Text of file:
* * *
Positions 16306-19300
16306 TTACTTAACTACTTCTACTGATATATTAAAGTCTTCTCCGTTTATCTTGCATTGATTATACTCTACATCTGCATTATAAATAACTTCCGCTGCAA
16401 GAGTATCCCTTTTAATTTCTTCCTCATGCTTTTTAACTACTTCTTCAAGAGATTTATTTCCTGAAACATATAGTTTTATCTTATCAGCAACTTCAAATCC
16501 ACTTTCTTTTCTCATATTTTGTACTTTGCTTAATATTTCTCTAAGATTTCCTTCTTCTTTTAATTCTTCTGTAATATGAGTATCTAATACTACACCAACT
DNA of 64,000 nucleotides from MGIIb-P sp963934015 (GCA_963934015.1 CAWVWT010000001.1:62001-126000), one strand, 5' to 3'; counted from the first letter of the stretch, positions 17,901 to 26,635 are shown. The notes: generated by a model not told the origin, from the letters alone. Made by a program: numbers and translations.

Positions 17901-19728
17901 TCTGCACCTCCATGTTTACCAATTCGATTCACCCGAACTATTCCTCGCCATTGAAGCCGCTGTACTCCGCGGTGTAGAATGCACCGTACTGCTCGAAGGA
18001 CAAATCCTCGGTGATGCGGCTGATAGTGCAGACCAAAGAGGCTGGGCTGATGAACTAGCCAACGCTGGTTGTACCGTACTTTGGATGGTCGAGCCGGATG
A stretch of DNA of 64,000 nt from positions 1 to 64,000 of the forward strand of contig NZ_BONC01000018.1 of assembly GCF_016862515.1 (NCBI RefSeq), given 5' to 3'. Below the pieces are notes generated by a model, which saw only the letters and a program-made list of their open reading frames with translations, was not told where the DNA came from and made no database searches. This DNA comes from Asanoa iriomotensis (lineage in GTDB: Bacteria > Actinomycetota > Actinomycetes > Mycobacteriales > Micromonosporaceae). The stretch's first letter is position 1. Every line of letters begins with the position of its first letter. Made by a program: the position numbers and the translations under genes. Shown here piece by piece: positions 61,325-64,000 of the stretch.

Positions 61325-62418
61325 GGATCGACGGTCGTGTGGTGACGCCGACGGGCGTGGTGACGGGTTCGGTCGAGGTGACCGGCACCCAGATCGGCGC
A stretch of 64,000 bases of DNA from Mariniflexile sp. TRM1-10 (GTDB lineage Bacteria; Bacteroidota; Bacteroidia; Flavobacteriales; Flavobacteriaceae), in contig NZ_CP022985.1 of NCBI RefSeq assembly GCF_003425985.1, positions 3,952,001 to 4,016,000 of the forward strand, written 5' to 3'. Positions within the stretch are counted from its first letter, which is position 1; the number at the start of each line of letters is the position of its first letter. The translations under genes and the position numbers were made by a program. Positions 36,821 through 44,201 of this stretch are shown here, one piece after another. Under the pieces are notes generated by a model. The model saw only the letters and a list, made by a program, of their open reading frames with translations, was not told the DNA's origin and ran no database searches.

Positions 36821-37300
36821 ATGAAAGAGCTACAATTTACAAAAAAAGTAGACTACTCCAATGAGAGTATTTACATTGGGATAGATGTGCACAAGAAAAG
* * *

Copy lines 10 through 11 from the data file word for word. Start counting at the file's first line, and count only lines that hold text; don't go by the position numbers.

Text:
Positions 61325-62418
61325 GGATCGACGGTCGTGTGGTGACGCCGACGGGCGTGGTGACGGGTTCGGTCGAGGTGACCGGCACCCAGATCGGCGC